From Arsenal, Lily would go on to play at clubs like London Bees, Millwall Lionesses, Cardiff Met, Frankfurt, Bristol City and Charlton.
But she was also working as a PE teacher.
“I joke now that I wish I was a good ten years younger because now is the time things are coming together and it’s brilliant.
“I remember trialling for Arsenal and Chelsea and at the time got into both. It was a bit of a tough decision because I support Chelsea but at the time, Arsenal women were the best in the country and it was an absolute dream.
“Hardly anyone ever made it into their academy and it was such an opportunity and I had some great years there playing with players such as Kelly Smith, Rachel Yankee.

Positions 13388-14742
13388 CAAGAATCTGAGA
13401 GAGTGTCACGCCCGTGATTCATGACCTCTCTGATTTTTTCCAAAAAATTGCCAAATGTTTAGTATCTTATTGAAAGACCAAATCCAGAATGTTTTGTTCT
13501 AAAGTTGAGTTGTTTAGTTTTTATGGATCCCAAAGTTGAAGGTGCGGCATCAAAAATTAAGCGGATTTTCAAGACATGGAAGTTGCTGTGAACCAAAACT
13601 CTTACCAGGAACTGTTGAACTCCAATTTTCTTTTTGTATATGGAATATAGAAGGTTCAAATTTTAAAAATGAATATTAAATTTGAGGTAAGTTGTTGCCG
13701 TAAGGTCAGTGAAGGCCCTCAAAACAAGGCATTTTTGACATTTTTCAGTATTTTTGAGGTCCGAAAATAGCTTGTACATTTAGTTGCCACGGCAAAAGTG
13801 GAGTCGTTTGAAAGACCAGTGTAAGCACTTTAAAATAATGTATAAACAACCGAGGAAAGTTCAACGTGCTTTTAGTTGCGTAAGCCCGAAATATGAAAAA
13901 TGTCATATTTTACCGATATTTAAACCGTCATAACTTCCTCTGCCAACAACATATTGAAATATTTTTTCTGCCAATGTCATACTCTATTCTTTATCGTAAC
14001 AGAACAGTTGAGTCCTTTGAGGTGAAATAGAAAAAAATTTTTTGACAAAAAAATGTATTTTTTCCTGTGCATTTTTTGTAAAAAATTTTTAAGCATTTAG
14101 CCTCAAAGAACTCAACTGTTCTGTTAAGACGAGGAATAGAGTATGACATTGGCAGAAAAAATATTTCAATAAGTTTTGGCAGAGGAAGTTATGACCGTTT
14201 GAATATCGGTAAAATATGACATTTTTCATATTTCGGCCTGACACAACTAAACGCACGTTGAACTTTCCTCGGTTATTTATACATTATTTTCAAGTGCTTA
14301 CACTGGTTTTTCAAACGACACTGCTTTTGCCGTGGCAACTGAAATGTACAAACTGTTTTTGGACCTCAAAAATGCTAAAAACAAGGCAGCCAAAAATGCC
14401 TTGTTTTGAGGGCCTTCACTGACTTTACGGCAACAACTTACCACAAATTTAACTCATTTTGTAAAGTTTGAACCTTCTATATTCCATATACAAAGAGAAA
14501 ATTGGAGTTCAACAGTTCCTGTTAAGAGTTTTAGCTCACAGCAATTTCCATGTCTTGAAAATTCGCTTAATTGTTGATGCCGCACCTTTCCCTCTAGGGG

“I have really good memories of Emma Byrne, Yvonne (Tracy), Ciara (Grant).
“But I then went to university. I went to Brighton Uni to become a teacher because back then, even though it’s not hundreds of years ago, you didn’t get paid so I knew I needed a career alongside that.”
Lily played underage for England even captaining them at Under 15 level.
Along the way she played with European champion Lioness Nikita Parris and Jordan Nobbs who missed the tournament through injury.
Back to the job in hand, Lily knows that promotion is not going to be easy.
“It’s not going to be an easy ride, that’s for sure.
“We’re going to have to really fight every single game.”
Are they a team of fighters? “Yeah, we’ve got good characters. We’ve got people that are willing to put their bodies on the line, that are going to go to battle every single game and fingers crossed we come up with victories.”